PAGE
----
This spring 2019 semester, Seton Hall undergraduates are offered a new study abroad course that provides firsthand access to elementary, middle, and high schools and universities in the Tokyo area. The three-credit undergraduate course, EDST 3900 Comparative Education Studies—Tokyo, Japan, will be led by Dr. Bryan Meadows and Pfr. Dan Aronoff, both of the College of Education and Human Services.
Dr. Meadows, co-instructor, shares, "We are really excited about this course because of the access to Japanese schools. This is something you don't normally get to see when traveling abroad. So, I think it's an exciting opportunity for Seton Hall students."
Students enrolled in the course attend class sessions on campus during the regular spring semester. In the sessions, they examine public education practices in the United States and then compare them with education practices in Japan. The class sessions will be supported by readings, online research, and expert guest speakers.
As the semester draws to a close, the group embarks on an 8-day study abroad visit to Tokyo, Japan (May 22-May 30, 2019) where they participate in four school visits: an elementary school, a middle school, a high school, and a university. During the school visits, Seton Hall students observe and participate in classroom instruction, interact with teachers and administrators, and visit extracurricular clubs. At the university in particular, Seton Hall students engage with their Japanese undergraduate peers in fun, interactive dialogue.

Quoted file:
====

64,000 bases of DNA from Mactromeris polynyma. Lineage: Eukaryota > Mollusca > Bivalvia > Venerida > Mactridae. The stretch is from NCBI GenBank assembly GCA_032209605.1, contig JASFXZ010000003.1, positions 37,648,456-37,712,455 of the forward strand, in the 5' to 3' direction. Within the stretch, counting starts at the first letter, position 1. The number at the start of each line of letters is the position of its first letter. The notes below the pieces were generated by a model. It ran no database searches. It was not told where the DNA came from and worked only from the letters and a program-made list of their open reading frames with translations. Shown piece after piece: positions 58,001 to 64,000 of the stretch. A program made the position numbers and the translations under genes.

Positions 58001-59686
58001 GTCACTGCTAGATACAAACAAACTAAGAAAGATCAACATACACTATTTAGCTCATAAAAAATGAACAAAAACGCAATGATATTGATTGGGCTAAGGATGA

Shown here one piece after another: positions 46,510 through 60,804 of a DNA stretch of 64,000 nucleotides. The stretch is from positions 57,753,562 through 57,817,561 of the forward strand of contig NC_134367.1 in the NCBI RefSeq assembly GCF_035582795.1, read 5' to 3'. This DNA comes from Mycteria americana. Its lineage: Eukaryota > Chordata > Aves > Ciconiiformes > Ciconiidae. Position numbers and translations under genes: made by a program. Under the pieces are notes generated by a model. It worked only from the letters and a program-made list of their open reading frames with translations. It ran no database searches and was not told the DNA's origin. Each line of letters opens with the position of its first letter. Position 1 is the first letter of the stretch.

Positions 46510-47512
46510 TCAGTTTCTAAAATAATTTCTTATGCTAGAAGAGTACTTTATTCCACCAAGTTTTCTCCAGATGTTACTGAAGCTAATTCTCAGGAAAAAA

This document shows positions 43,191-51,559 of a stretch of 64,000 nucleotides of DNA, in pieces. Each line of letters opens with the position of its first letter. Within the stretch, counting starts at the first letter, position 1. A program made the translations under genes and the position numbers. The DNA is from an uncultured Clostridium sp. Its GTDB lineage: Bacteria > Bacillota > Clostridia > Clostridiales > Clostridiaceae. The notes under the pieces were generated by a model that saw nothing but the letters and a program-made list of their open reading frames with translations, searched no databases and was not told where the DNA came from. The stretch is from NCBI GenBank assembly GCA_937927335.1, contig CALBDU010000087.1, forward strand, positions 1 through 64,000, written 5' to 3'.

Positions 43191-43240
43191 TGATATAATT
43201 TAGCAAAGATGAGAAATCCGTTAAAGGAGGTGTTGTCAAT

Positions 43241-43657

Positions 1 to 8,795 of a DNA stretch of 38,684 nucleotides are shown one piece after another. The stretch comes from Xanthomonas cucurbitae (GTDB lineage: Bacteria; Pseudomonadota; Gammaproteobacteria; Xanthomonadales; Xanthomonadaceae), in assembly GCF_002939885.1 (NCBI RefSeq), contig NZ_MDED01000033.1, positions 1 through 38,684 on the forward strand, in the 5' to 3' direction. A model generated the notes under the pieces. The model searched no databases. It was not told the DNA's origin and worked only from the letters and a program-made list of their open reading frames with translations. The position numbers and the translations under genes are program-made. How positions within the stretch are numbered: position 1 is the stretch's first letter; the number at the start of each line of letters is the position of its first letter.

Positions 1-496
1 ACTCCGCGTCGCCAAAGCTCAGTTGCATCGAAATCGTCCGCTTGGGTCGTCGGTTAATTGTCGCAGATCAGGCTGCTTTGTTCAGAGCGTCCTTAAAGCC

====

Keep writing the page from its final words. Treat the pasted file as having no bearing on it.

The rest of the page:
While school visits are the central focus of the trip, the travel itinerary includes a series of cultural and historical excursions around the Tokyo area. These excursions provide additional insights into Japanese society and culture. Excursions include the Edo-Tokyo History Museum, Skytree Tower, a morning bus tour of Tokyo, and a Japanese tea ceremony. There are even plans for an evening visit to Tokyo Disneyland.
Dr. Meadows explains that "the unique contribution of this course is the access to public schools in Japan: What do the classrooms look like? What do students study? How do schools in Japan address the same challenges we face here in the United States? These are the kinds of questions students will be able to answer following the trip—and they will be able to do so based on their firsthand knowledge."
The course is open to all Seton Hall undergraduates. There are no course prerequisites, and Japanese language ability is not required. The course, EDST 3900, was recently approved for CORE III designation.